Wick Communications

Making internships matter

In Management on 22 Jun 2017 at 3:48 pm

This week, we have a new face in the Half Moon Bay Review newsroom. She is Luz Gomez, and she is the best thing to happen to us since Dunkin’ Donuts opened down the street.

Luz will be a 10th grader in the fall at nearby Pescadero High School. She comes to us by way of a social services program in her community. I was more than happy to be included in the project: The agency paired high school students with businesses that interest them. Before she showed up for work, Luz had a week’s worth of training to learn appropriate behavior in an office environment and even CPR. She has been a jewel since the moment she walked in the door.

Normally, I get a summer intern from Stanford. These tend to be highly qualified, journalists-in-the-making. Some already have their bachelor’s degree and are working on a master’s from one of the world’s pre-eminent colleges.

Good as Luz is, she hasn’t had that kind of opportunity yet. So, it’s incumbent upon me as a manager to find appropriate, stimulating, fun and useful things for her to do. That, if you’ve ever managed interns, is often easier said than done. Consequently, some places treat interns as cheap or free labor. Interns are made to do the digital equivalent of 21st-century filing. Too often, interns are engaged in brainless activity that does nothing so much as convince them that the last thing they want to do is work in that field upon graduation.

Please don’t do that. For one thing, the school or organization that sends you the intern will hear that feedback and stop sending you interns. More importantly, though, you would be violating a sacred trust. We have an obligation to sell this business of ours to promising young people. Journalism is a calling and we have to help the next generation to hear it. …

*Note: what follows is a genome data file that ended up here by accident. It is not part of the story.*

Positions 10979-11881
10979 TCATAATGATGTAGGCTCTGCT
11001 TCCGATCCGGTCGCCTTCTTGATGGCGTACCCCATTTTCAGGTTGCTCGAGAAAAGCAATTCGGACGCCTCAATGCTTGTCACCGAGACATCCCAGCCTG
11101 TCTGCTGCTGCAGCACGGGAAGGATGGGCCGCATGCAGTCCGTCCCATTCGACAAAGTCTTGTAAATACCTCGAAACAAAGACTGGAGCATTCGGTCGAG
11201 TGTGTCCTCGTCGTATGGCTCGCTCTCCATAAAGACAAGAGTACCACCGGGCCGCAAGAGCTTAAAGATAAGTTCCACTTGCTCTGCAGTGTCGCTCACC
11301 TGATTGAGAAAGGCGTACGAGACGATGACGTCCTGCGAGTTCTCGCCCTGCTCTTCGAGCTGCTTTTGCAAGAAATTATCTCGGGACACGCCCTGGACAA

With that in mind, a couple of ideas:

Ask interns what they want to do. Luz is interested in photography. So, as I write these words, she is out on assignment with photographer Jamie Soja, looking for a dog to feature in our monthly “Coastside Canine” magazine department.

Capitalize on millennial computer skills. I showed Luz how to update our website with stories from the newspaper and she instantly got it. That is a big help to me and trains her in an important job skill. (OK, this can be boring; I would never make this the highlight of her day.)

Treat interns as full members of the team. Add them to group emails. Make sure they are invited to staff meetings.

Give interns an array of experiences. If they can handle it, have them write for every section of the paper. Suggest spending a day with the circulation director or ad rep.

Make time for them. It’s entirely possible that having an intern creates more work for the manager. That is OK. The intern’s job isn’t to alleviate your workload; it’s to learn about an industry and kick the tires on a possible future job. You are sowing seeds, not harvesting.

I couldn’t be happier with Luz and hope she feels the same way about her summer gig. It’s my job to make it so.



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